Moderate peace-loving Malaysian are standing up to challenge the misguided and irrational views spewed out by groups such as Isma and Perkasa, writes Henry Loh.
The call in 8 March 2008 was for change. The Pakatan Rakyat has ruled Penang since then. Two years later, what has changed? What has the new Penang state government achieved or has it lost its way? Are there obstacles we don’t know about? How has the state government responded to calls from civil society, not least the Penang Forum, for changes in the Penang Agenda? Where are we up to and what can we map out for ourselves and for the state government?
The Star, among other dailies, today carried a front-page banner headline that screamed, “No consent” (referring to the Yang DiPertuan Agong's apparent disapproval of the recent “illegal' Bersih rally, which concluded with the submission of a memorandum to the palace in Kuala Lumpur on 10 November 2007).
The Pesta Rakyat Merdeka was about the people’s struggle for greater human rights, socio-economic justice and sustainable development, observes Toh Kin Woon, who launched the event.
Friends, I feel honoured and proud to have been invited to officiate the opening of the Pesta Rakyat Mederka this morning at the Dewan Sri Pinang. As we are all aware, 2007 is an auspicious year for our country. Malaysians all over will be celebrating 50 years of independence from colonial rule and 44 years of the formation of Malaysia. Many activities celebrating our country’s independence have been and will continue to be planned and organised throughout this year.
Pesta Rakyat Mederka is one such activity. But it is an event that is different from the many others so far organised or that will be organised over the next few months. First, it is organised by a group of around 25 non-government organisations (NGOs) that have worked collectively over the years for the socio-economic betterment of our society. These are groups that have been brave and courageous in taking up issues, such as improving the public transport system, abolishing the Internal Security Act (ISA), opposing the war in Iraq, providing an equitable health system, and so on. Their aim is to sensitise both the government and society at large to the importance of allowing a broader democratic space and the betterment of the socio-economic status of the poor and marginalised groups in our country.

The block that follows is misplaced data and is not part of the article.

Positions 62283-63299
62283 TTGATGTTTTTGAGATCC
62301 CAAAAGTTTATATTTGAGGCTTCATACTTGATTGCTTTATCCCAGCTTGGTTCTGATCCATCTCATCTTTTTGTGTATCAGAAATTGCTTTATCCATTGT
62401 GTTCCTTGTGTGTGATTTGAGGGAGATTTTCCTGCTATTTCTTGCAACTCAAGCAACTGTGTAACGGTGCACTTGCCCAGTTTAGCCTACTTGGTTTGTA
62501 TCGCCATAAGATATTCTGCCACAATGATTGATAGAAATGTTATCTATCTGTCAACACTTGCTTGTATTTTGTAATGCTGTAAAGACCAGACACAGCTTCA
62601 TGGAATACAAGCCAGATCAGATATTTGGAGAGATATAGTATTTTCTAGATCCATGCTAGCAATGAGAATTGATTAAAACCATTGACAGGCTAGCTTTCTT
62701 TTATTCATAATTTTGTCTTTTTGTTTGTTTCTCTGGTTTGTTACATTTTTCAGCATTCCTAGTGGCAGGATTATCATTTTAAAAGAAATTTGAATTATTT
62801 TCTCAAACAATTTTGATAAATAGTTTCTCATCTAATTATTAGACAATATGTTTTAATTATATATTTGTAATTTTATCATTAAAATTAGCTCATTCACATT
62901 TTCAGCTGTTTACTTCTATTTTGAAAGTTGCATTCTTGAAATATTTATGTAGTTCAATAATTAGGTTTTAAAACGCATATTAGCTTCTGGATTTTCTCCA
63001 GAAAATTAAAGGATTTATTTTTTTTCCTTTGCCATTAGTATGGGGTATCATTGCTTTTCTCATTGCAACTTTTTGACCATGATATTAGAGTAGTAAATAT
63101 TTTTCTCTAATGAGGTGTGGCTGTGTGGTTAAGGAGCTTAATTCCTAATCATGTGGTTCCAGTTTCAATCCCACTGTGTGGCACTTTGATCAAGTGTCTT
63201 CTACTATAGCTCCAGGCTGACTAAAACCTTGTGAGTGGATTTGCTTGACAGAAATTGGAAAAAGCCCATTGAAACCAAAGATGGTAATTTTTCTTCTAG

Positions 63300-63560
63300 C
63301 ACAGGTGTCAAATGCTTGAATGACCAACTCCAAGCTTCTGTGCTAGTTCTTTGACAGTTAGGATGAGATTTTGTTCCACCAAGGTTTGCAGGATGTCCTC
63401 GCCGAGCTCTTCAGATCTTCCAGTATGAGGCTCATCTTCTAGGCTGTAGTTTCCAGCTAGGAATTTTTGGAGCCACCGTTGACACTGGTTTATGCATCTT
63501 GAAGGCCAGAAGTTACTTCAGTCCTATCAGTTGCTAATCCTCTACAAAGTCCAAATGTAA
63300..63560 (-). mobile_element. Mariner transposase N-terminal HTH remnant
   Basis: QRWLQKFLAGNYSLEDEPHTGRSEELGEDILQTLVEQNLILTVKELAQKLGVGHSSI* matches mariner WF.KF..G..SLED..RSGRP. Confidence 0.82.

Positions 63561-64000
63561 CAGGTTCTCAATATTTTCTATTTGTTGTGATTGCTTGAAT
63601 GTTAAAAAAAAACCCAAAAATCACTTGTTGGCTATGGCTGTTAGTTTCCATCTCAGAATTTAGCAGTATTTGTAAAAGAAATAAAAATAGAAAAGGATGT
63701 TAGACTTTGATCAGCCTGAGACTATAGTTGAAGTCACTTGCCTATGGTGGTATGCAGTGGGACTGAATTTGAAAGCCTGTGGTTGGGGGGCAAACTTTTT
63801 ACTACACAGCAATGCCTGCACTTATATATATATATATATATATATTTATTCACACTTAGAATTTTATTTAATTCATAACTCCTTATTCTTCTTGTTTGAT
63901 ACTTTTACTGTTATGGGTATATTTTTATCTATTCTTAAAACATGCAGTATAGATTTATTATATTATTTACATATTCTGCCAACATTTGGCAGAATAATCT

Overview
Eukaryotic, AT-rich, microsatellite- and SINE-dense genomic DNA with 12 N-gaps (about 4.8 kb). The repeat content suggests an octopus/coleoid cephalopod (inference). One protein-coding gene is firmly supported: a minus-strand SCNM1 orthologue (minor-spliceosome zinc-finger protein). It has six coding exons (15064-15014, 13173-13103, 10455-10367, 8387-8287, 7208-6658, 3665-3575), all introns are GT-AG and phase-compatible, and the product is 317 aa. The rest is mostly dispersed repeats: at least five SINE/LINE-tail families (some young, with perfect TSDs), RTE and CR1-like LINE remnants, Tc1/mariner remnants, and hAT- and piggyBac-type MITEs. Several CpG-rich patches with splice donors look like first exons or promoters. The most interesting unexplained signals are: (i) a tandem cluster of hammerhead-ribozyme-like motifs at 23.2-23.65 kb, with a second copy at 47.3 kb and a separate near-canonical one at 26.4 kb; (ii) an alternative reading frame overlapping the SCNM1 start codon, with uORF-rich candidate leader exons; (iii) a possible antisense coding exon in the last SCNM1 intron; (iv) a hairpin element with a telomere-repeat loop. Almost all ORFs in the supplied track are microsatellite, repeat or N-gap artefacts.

Another major departure from the other Merdeka celebrations, especially those organised by the government, is that today’s activities will reflect on the contributions, sacrifices, and struggles of the ordinary citizens for political and economic freedom, both before and after Merdeka. In other words, today’s celebration won’t be about our leaders’ contributions and struggle for independence. Rather, they will be about the people’s struggle for greater human rights, socio-economic justice and sustainable development. Equally important, this event will provide both the democratic and physical space for ordinary citizens and civil society groups to reflect on our accomplishments and shortcomings in nation building over the last 50 years.
I have been given to understand that today’s Pesta Rakyat Merdeka will be offering a wide variety of exciting and interesting activities. These include a forum, an exhibition, dance and musical performances, independent film screening, a poem reading session and brief soap box presentations by representatives of NGOs outlining the work they are involved in.
I would like to congratulate the organisers for their great effort and to wish this event every success. I now have great pleasure in declaring the Pesta Rakyat Merdeka officially open.
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